One of the big jokes between my friends and I during high school was that I was going on to “fake” school, while they were all going on to “real” school.

Except for Columbia, I applied only to music schools ? places where I was expected to lose all remaining traces of academic knowledge and slip into the psychotic world that consisted only of practice rooms and rehearsals.

Despite the fact that I enjoyed our little joke about “fake” school, I felt genuine concern about the change of lifestyle that I was about to undergo. All throughout high school, I surrounded myself with academically motivated people.

We shared AP classes, SATs ? otherwise known as a several-hour waste of my time ? and a genuine caring about learning. This is evidenced by the fact that three out of four of my closest friends from high school are at Ivy League schools now, studying the sciences and suffering through brain-teasers like organic chemistry.

When I finally arrived at Eastman last year, I enrolled in my classes, and was dismayed to realize that I was only taking two “non-musical” courses. I soon found the stress of music school to be enough, though, and joined the horde of Eastman students that are forever complaining about the amount of endless work and practicing that they need to do.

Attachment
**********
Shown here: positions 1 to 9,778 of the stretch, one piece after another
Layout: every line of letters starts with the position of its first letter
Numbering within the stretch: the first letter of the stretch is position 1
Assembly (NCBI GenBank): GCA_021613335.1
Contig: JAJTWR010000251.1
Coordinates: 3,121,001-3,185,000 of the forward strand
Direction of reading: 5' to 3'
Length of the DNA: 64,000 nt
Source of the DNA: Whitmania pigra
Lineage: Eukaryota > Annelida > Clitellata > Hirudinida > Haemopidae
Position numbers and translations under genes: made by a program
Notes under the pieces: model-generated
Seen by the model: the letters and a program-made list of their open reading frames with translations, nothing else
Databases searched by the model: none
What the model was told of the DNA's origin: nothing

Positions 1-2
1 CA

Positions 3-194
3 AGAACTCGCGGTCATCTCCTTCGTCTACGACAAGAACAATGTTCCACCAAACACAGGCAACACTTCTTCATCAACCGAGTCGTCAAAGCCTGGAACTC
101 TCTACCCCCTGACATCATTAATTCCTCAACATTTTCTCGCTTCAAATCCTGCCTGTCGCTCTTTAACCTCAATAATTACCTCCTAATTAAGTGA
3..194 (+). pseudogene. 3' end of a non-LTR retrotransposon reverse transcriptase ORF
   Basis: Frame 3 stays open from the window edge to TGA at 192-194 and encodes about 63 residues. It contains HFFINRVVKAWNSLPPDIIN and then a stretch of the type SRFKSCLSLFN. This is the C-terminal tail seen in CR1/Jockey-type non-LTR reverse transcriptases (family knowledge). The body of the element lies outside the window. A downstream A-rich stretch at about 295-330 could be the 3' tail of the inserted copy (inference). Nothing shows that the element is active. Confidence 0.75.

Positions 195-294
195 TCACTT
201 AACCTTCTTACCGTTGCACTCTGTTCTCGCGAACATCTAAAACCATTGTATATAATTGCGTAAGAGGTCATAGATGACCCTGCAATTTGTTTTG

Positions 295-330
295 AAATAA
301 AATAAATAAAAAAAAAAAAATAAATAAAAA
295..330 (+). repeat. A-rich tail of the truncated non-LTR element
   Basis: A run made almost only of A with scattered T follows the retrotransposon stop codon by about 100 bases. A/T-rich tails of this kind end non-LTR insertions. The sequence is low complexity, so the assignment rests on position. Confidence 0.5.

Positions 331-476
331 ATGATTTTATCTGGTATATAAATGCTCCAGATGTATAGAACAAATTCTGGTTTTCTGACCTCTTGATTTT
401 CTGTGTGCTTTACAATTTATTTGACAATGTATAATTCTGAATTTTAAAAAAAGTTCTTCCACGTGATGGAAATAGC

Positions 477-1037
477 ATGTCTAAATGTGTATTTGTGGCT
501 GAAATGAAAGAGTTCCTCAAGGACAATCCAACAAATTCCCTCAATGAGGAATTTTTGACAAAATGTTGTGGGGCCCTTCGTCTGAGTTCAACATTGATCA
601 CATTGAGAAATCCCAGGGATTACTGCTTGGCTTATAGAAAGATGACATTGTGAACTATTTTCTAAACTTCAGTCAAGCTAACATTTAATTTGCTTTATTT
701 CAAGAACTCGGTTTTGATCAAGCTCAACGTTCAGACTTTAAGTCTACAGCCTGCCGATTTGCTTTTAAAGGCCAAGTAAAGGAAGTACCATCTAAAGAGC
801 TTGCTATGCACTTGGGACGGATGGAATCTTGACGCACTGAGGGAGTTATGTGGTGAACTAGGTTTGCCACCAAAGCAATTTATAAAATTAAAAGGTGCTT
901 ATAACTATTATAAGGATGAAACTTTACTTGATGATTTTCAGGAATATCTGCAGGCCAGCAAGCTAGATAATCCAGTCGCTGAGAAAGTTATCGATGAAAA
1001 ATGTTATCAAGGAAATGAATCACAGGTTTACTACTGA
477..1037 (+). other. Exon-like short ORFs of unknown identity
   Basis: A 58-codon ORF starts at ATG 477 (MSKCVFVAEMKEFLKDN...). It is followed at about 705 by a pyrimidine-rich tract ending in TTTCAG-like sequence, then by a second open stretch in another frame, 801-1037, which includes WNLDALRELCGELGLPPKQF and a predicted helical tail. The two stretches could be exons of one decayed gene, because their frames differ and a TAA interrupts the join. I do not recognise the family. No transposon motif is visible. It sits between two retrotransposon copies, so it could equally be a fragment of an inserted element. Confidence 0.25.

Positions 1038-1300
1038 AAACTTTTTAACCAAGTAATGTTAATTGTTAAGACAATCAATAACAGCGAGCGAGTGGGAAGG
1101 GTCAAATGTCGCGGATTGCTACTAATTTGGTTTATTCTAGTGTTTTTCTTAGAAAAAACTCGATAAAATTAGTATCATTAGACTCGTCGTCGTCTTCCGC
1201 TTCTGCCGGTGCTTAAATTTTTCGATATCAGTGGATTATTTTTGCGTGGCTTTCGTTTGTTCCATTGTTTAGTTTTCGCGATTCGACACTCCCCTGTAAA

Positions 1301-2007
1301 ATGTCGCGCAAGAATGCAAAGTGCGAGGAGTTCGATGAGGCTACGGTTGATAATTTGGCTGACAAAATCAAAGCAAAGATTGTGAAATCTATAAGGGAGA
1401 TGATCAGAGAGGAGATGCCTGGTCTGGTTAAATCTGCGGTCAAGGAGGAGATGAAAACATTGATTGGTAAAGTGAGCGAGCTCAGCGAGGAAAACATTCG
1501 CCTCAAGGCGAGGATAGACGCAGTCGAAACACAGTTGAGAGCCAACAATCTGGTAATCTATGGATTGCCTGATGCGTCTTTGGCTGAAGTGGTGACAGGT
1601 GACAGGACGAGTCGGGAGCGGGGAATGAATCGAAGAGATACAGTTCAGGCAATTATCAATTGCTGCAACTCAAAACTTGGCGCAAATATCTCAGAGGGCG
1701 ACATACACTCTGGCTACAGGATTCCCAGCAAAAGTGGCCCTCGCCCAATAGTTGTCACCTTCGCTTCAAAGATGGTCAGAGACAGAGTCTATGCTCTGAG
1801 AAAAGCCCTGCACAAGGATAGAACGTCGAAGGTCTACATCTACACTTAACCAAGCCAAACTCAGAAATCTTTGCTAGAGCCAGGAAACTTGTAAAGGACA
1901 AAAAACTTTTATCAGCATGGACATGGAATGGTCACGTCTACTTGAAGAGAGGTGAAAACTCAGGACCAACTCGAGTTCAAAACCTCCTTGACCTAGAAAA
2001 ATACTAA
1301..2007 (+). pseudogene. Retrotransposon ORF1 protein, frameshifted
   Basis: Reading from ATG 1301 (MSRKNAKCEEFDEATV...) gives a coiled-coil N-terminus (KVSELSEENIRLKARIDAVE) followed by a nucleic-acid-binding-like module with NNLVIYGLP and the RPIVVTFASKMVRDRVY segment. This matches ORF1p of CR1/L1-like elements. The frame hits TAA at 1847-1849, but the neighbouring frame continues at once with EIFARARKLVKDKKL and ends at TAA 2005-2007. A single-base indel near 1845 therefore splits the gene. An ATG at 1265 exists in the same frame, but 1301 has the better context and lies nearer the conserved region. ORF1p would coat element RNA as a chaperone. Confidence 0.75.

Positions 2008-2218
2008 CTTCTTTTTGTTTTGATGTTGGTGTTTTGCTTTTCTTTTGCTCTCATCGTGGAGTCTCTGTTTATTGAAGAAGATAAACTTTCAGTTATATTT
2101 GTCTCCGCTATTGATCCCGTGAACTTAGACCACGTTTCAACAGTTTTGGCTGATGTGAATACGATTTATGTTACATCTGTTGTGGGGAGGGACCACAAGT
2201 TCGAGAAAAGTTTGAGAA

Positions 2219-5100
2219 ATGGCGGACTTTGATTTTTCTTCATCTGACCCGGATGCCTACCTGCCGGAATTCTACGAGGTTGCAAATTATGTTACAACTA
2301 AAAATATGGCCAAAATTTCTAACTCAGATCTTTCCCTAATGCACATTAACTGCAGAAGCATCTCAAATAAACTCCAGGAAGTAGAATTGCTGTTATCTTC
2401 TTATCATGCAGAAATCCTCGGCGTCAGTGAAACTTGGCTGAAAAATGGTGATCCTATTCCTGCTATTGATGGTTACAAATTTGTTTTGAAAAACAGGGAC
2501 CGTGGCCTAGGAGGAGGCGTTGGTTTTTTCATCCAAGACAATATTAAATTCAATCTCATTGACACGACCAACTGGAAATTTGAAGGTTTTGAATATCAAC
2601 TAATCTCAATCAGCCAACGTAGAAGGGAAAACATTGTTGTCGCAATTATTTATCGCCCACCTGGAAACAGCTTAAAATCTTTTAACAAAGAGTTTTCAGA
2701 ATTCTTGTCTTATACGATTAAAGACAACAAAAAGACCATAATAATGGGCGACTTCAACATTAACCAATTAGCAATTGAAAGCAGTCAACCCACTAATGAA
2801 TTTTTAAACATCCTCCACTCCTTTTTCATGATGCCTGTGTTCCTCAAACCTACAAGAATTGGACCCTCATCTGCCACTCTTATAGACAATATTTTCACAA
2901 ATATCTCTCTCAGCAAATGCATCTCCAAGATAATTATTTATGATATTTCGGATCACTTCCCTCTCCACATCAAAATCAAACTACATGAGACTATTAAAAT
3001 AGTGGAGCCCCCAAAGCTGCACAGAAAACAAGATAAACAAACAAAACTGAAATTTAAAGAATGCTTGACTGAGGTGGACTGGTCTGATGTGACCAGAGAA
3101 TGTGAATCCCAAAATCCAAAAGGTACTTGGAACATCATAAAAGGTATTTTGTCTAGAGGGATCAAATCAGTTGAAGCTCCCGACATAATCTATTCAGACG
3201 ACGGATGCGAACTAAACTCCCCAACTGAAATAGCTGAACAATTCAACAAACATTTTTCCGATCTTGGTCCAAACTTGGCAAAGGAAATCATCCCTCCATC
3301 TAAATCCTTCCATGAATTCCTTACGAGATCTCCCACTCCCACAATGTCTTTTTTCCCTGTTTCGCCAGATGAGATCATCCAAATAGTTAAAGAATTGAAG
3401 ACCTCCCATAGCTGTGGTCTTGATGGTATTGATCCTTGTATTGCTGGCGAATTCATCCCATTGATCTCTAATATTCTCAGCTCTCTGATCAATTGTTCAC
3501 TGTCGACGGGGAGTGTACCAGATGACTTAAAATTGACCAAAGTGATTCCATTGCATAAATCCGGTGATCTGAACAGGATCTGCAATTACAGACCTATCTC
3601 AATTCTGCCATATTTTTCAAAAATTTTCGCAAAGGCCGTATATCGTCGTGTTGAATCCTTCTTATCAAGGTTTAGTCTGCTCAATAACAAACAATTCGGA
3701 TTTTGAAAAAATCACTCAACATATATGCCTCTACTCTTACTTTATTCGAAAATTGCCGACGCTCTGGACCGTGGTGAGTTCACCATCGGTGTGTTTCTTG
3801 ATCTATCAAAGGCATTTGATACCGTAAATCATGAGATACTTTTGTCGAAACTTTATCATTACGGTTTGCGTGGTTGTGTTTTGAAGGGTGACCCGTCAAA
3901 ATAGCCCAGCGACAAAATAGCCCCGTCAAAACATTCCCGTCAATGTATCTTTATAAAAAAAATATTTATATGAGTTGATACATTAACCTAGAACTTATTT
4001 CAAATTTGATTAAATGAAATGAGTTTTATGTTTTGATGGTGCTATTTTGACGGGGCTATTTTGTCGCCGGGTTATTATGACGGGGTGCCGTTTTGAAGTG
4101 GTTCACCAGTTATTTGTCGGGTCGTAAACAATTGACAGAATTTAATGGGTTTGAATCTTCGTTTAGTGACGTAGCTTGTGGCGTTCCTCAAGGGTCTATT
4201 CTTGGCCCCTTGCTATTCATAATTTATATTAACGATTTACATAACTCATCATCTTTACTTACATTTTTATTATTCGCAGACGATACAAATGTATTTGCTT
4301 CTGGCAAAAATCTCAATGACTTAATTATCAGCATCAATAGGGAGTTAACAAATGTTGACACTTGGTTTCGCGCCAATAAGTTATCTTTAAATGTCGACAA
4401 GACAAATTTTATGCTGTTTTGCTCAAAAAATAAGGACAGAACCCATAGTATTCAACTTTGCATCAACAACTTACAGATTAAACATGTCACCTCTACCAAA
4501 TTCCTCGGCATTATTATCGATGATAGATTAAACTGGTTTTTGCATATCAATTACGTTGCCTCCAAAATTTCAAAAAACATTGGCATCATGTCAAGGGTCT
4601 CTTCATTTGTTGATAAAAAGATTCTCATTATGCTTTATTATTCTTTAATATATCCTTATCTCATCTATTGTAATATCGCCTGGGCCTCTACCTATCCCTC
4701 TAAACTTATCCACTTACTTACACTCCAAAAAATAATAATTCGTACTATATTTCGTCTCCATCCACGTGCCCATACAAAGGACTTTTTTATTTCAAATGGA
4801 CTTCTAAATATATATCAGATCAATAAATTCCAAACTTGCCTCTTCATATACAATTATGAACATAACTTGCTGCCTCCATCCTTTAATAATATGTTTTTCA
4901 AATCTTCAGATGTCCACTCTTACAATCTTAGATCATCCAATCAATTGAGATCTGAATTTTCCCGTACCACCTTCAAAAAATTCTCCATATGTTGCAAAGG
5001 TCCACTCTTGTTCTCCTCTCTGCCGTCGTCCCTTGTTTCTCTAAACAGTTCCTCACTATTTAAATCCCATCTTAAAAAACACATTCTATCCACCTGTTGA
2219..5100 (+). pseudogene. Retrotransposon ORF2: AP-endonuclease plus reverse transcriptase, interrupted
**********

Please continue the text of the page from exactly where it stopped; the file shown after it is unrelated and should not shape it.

Despite feeling completely overwhelmed, I still found myself missing the rigor of some of my advanced high school classes. I finished freshman year without exploring River Campus at all, and I kept myself sane by reading lots of books on interesting subjects ? sort-of giving myself my own history courses.

When I came back to school as a sophomore, I was ready to be more adventurous, and I enrolled in a Spanish literature class on the River Campus. My biggest concern was that getting to and from River Campus was a complete waste of time ? a 75 minute class took more than three hours out of my day. Like most Eastman students, I was apprehensive about losing that much practice time.

However, I went through with my plans and stayed in the class. Much to my surprise, I found the added stress of going to River Campus on Tuesdays and Thursdays to be rather motivating. Reading weird Spanish novels and attempting to speak Spanish enhanced my practice time, and having large amounts of academic work made me feel lucky about the workload here at Eastman.

Taking classes at River Campus has not convinced me to give up music as my main subject of study, however. Torturing myself by practicing many hours a day remains a “fun” thing in my book.

Going to River Campus has helped to keep my mind open and fresh, and not feel completely saturated with musical knowledge.

We Eastman students should feel lucky to be connected to a university. Unlike many other conservatories, we have a lot of free academics and possibilities available to us just a few minutes down the road.

I would encourage anyone who has been reluctant to check out a River Campus class to do so before they graduate.

Frisof can be reached at sfrisof@campustimes.org.



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